Although many countries are yet to introduce specific iGaming requirements, both providers and operators should be doing the upmost to keep up to date with market changes in Africa, especially considering how things can move very quickly. This was recently the case in South Africa where regulators had to move swiftly to find a way to allow online casino games in the region.
MS: The two greatest challenges in rolling out effectively in this continent are having the correct technology for the job and establishing trust with end users. The idea that a customer can deposit and withdraw their money without being swindled is a far more effective selling point than the kinds of bonuses and free bet promotions that we see working so well in other parts of the world. Part of that journey to building trust comes from the simplicity of the onboarding journey, so a slick, easy-to-use front end becomes vital to success. At the same time, operators need to be aware that data comes at a premium in many parts of Africa, so lite offerings are often the way forward. Sportingtech has developed several such solutions to great effect in a number of African markets. This will become less of an issue as the region’s technological infrastructure becomes more robust but, for the time being, a thoroughly localised approach is necessary.
In order to be successful, what are the main things to be considered in terms of compliance and other local market conditions, including player preferences?
TS: Accessibility and usability are key. Obviously being adherent to local regulations goes without saying, and that should be an expectation by all suppliers, but equally, there’s no point bringing content to market that nobody can use or understand. Heavy, graphic dense content that uses up large amounts of mobile data or takes a while to load will struggle to succeed. Equally, bringing games to players that they want to play is important. Will themes such as Irish games, or Buffalo games, resonate as much in Africa as they do in Europe and North America? Ensuring market research is undertaken and making sure that any portfolio contains titles that resonate with local players is absolutely integral when entering new markets, and Africa is no different.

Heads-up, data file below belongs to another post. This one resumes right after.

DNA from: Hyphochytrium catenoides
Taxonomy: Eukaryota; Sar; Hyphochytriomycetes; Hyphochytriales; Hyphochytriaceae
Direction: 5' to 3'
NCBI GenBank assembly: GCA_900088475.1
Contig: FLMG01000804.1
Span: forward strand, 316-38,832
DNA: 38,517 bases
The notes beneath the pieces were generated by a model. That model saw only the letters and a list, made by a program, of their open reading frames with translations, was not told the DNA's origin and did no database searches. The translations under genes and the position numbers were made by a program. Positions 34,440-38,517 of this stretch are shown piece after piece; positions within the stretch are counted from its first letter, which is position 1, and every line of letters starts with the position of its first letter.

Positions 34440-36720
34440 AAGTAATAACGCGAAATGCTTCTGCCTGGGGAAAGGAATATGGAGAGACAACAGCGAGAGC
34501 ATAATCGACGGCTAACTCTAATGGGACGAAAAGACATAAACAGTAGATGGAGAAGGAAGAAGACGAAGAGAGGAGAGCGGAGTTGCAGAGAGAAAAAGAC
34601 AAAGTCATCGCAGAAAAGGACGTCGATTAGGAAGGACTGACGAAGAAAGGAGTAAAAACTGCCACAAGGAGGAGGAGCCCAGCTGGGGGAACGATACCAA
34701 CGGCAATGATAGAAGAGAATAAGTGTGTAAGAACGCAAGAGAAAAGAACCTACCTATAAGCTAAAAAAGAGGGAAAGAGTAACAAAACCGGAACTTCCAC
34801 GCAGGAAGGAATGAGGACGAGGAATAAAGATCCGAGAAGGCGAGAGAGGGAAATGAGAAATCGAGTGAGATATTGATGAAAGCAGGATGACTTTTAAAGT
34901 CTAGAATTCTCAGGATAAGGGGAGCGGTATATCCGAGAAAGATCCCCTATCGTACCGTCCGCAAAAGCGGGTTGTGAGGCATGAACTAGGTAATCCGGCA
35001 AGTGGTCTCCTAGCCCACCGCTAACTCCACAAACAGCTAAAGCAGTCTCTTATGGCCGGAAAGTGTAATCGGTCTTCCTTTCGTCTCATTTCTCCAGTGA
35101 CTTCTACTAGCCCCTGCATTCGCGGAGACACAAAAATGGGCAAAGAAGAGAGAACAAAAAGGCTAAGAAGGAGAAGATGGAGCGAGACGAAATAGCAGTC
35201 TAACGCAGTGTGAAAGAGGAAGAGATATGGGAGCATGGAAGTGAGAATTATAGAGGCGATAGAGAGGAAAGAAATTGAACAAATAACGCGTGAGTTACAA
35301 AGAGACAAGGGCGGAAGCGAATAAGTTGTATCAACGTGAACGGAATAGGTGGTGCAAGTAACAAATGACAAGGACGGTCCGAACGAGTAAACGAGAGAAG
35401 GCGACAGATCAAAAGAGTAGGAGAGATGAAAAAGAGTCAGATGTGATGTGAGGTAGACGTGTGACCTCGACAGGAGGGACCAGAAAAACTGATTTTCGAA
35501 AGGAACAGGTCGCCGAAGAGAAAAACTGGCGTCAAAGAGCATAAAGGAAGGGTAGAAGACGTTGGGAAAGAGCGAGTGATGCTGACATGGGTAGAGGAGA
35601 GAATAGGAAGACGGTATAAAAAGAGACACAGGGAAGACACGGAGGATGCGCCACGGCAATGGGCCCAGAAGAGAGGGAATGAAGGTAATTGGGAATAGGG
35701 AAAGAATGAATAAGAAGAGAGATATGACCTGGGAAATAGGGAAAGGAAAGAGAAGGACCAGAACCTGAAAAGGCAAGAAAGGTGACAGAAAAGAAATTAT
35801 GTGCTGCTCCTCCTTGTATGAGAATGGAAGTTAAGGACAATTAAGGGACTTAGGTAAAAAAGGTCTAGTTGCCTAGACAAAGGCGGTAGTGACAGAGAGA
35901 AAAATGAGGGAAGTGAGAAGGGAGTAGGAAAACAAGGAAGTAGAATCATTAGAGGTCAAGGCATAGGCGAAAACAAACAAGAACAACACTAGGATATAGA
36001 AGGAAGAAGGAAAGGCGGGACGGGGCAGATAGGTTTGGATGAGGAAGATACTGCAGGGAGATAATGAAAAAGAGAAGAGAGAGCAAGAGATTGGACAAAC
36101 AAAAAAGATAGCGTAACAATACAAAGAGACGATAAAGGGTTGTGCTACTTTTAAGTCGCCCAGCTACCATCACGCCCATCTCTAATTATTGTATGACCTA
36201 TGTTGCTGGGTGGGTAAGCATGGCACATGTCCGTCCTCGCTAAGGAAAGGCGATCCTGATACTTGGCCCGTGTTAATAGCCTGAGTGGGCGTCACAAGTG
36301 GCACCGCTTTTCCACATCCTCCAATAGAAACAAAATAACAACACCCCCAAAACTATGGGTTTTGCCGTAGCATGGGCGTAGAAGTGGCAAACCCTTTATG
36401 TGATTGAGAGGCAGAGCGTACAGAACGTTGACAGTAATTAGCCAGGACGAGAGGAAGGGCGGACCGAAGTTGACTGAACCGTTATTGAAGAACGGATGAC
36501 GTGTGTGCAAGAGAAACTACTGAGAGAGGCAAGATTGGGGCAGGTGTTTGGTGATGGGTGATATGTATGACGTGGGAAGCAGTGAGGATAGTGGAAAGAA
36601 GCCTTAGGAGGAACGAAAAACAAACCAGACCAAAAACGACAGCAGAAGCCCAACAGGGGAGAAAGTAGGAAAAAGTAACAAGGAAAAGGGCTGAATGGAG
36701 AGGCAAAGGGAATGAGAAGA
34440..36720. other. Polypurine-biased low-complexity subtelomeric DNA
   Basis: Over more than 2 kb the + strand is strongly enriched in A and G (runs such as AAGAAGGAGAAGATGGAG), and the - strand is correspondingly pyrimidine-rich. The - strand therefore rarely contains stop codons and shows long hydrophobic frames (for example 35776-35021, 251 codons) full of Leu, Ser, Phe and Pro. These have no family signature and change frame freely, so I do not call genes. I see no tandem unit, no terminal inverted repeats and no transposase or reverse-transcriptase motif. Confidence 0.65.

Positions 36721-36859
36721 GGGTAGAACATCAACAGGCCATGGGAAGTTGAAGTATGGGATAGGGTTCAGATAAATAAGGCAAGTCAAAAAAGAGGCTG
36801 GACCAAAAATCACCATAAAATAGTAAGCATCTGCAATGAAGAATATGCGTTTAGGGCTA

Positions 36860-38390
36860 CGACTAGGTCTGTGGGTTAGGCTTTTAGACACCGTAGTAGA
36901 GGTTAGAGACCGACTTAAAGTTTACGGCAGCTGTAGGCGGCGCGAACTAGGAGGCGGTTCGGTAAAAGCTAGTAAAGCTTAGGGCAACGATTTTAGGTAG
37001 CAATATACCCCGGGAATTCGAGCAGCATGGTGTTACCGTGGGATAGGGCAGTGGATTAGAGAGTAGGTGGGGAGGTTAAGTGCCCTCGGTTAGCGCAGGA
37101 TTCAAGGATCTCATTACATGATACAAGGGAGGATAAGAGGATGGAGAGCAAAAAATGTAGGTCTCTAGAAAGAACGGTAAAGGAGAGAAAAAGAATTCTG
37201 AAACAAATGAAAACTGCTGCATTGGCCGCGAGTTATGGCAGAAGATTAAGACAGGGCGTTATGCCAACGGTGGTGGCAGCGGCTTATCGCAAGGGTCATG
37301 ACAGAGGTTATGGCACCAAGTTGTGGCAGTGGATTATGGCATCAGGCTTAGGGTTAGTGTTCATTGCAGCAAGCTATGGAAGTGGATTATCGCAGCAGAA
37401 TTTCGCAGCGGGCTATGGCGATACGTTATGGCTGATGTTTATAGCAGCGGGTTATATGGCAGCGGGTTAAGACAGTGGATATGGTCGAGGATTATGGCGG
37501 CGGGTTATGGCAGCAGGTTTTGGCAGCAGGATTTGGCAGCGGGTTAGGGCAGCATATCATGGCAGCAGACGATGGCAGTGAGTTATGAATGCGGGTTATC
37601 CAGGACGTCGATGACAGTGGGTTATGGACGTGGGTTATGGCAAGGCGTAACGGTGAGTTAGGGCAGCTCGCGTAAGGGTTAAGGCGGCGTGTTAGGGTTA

DK: You have to put boots on the ground in one way or another to understand what is going on, even if that is just from the marketing and customer acquisition teams. A lot of customer acquisition is driven by ‘influencers’ such as local sports or media personalities and I don’t see that changing anytime soon. Retail remains key in feeding the growth of online and a lot of operators still see this as a critical component to success. All countries offer slightly different challenges when it comes to online with Telcos’ mobile money being key to growth (M-PESA, Africa’s leading mobile money service, launched in Kenya 2007, and Nigeria only issued banking licences to Telcos in 2021/22), but things are evolving rapidly which is the most exciting thing about Africa as a whole.
JB: Anyone looking to break into these emerging African markets must be smart in the way they approach practically every aspect of market entry. My advice would be to utilise tools that make each individual process smoother. Light & Wonder’s OPENGAMING™ System (OGS) has proven invaluable for operators as it offers a single point of integration, providing online casinos with access to thousands of games that are all supported by a comprehensive range of responsible gambling tools. Personally, I think making use of global ecosystems such as ours makes the process so much more efficient from start to finish.